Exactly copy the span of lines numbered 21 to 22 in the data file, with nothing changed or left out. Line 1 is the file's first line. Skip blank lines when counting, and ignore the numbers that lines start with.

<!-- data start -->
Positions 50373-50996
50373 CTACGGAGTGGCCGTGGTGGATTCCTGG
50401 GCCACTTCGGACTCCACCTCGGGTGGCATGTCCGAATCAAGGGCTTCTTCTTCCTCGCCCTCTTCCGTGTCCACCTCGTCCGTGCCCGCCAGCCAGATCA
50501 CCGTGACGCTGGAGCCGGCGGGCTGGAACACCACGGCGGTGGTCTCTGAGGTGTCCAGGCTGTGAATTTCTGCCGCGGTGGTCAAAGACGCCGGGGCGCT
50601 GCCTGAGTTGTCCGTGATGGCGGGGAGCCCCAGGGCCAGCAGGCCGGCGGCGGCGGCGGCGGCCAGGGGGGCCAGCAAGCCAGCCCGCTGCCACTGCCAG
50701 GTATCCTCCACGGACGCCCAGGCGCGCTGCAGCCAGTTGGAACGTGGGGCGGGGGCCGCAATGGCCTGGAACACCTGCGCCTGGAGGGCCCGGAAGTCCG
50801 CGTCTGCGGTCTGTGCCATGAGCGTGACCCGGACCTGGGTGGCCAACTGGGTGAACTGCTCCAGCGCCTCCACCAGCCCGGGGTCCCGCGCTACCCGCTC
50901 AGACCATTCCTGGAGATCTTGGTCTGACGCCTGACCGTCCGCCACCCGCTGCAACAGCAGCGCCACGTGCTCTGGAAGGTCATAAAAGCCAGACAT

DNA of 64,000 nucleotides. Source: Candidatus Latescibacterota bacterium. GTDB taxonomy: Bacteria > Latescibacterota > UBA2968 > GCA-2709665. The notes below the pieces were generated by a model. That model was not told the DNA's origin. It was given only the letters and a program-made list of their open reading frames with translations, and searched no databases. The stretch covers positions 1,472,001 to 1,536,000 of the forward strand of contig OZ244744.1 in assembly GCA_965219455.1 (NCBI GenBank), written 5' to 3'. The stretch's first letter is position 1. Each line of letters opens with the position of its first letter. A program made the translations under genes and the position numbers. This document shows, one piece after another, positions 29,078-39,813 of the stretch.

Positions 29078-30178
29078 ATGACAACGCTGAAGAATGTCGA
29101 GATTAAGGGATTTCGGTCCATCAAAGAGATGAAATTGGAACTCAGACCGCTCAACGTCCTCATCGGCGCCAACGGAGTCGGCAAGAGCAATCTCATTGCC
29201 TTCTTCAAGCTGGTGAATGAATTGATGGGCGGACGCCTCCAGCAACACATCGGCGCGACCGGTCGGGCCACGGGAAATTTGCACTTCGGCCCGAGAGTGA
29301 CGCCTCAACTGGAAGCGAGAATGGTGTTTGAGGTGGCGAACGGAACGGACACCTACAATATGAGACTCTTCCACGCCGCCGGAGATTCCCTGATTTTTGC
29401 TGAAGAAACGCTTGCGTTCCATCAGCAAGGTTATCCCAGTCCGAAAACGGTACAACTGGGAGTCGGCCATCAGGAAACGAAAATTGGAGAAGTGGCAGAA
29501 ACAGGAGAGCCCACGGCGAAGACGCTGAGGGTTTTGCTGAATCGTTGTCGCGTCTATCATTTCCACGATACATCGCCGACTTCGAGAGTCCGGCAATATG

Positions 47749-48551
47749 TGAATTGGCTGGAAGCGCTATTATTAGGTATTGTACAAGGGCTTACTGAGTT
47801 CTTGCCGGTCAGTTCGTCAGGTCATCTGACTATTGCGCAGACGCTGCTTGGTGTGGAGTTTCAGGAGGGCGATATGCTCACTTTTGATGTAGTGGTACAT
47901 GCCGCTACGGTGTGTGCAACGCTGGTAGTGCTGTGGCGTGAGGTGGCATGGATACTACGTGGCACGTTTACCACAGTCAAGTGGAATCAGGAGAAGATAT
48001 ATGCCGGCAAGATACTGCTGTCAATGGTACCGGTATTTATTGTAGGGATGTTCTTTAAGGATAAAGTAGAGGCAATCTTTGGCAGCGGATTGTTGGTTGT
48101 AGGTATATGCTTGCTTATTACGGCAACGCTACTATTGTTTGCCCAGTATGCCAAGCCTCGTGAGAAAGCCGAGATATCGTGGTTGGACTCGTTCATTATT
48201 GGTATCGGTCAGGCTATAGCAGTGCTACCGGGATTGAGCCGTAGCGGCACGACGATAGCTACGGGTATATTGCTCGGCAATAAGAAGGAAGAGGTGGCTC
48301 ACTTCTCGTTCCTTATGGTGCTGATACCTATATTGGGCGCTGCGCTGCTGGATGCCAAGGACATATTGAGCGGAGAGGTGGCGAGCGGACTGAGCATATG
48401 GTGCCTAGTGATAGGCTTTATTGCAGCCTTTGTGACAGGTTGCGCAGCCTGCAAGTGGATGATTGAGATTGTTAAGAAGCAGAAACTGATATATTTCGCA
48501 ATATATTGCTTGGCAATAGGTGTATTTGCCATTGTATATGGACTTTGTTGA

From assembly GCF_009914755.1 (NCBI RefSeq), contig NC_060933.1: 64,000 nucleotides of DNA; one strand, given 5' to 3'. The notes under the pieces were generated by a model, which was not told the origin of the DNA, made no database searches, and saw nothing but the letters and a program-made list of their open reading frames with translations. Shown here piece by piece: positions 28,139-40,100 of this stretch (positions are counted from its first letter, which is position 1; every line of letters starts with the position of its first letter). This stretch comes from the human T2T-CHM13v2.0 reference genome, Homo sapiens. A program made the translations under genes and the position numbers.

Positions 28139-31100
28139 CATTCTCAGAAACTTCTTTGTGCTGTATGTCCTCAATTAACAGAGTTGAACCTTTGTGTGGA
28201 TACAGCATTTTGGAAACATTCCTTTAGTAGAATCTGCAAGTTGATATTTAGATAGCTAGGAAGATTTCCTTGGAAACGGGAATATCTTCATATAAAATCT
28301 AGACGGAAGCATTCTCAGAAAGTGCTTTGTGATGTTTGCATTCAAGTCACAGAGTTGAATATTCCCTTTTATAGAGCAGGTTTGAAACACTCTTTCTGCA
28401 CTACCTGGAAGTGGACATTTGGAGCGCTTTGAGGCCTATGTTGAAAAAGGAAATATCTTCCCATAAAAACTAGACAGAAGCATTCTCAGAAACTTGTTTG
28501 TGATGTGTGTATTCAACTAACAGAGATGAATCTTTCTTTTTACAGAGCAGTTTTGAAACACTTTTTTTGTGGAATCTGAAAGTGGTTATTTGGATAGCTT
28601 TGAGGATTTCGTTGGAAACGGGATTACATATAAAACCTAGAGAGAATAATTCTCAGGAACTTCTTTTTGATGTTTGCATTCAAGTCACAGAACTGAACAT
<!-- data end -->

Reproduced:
48001 ATGCCGGCAAGATACTGCTGTCAATGGTACCGGTATTTATTGTAGGGATGTTCTTTAAGGATAAAGTAGAGGCAATCTTTGGCAGCGGATTGTTGGTTGT
48101 AGGTATATGCTTGCTTATTACGGCAACGCTACTATTGTTTGCCCAGTATGCCAAGCCTCGTGAGAAAGCCGAGATATCGTGGTTGGACTCGTTCATTATT